The NJTPA sponsored the workshop through its Vibrant Communities Initiative, held in partnership with the Alan M. Voorhees Transportation Center at Rutgers, which hosted the event on April 26.

“Placemaking is all about communities taking intentional steps to make a neighborhood, a park, a city block, a transportation hub, and other locations into great places to live, work, and enjoy. Places that are thriving and vibrant,” NJTPA Executive Director David Behrend said in his opening remarks. 

The workshop highlighted examples of diverse types of placemaking that honor the past and preserve community memories while celebrating the communities that occupy spaces in the present.

Shadow of a Face, the Harriet Tubman monument, is a multi-media experience. In addition to celebrating Tubman’s life, it also integrates the stories of Newark residents, through mosaic tiles and audio recordings they created during a dozen community workshops. Audible, which has offices adjacent to the park, created the audio recordings, which feature narration by Newark native Queen Latifah, an actress and musician.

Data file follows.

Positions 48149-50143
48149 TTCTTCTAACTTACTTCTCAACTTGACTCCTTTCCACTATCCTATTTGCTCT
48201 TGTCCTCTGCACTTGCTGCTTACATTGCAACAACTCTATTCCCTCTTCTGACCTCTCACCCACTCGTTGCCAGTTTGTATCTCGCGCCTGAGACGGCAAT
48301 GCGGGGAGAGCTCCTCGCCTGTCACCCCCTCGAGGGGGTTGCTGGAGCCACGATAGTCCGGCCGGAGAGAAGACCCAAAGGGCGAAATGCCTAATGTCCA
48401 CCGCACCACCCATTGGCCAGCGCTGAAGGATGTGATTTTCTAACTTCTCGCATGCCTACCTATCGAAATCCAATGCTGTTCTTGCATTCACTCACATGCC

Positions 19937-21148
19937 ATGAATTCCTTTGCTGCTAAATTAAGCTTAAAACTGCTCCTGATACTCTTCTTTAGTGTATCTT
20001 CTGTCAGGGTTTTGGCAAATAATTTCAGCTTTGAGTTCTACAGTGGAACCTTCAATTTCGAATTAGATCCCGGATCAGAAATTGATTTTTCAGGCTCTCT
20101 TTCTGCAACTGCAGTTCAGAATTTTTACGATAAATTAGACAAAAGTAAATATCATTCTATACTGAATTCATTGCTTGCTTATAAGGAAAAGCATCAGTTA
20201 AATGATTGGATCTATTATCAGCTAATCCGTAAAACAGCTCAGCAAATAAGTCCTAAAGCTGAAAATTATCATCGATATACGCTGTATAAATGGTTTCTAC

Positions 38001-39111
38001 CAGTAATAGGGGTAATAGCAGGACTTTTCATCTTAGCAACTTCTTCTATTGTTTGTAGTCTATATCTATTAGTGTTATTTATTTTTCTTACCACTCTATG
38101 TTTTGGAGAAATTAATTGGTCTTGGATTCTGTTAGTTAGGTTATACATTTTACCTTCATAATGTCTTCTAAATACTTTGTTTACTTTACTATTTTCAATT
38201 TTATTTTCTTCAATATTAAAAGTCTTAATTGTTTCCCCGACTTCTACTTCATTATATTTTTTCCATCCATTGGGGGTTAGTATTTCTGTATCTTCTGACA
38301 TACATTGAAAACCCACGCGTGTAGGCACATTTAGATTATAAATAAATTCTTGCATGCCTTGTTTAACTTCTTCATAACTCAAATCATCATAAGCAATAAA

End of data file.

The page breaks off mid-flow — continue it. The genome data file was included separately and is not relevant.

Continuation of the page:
During a panel discussion following they keynote, Tamara Remedios, Director of Neighborhood Activations for Global Center for Urban Innovations at Audible, said the reimaged park has become a gathering space where families participate in drum circles on Sundays, more than 1,400 people turned out for the Juneteenth celebration last year (they expected about 400), and a host of other community events are held.

The panel also featured Jennifer Souder, Founder of the Asbury Park African-American Music Project, and Diane Shelton, a Community Outreach Specialist with Interfaith Neighbors, who spoke about efforts to create the Springwood Avenue Heritage Walk through the NJTPA’s Vibrant Places Program, part of the Vibrant Communities Initiative.

The project is recording oral histories of people who experienced Springwood Avenue during its prime, before music venues and local businesses shuttered following civil unrest that devastated the community in 1970. The heritage walk and a digital museum will celebrate the community’s vibrant Black History.

“The stories that are shared with us, each one is a gift, and we want to make sure we honor that,” Souder said.

Shelton described the effort as “creative place-keeping” because they’re “trying to maintain the fabric of that community.”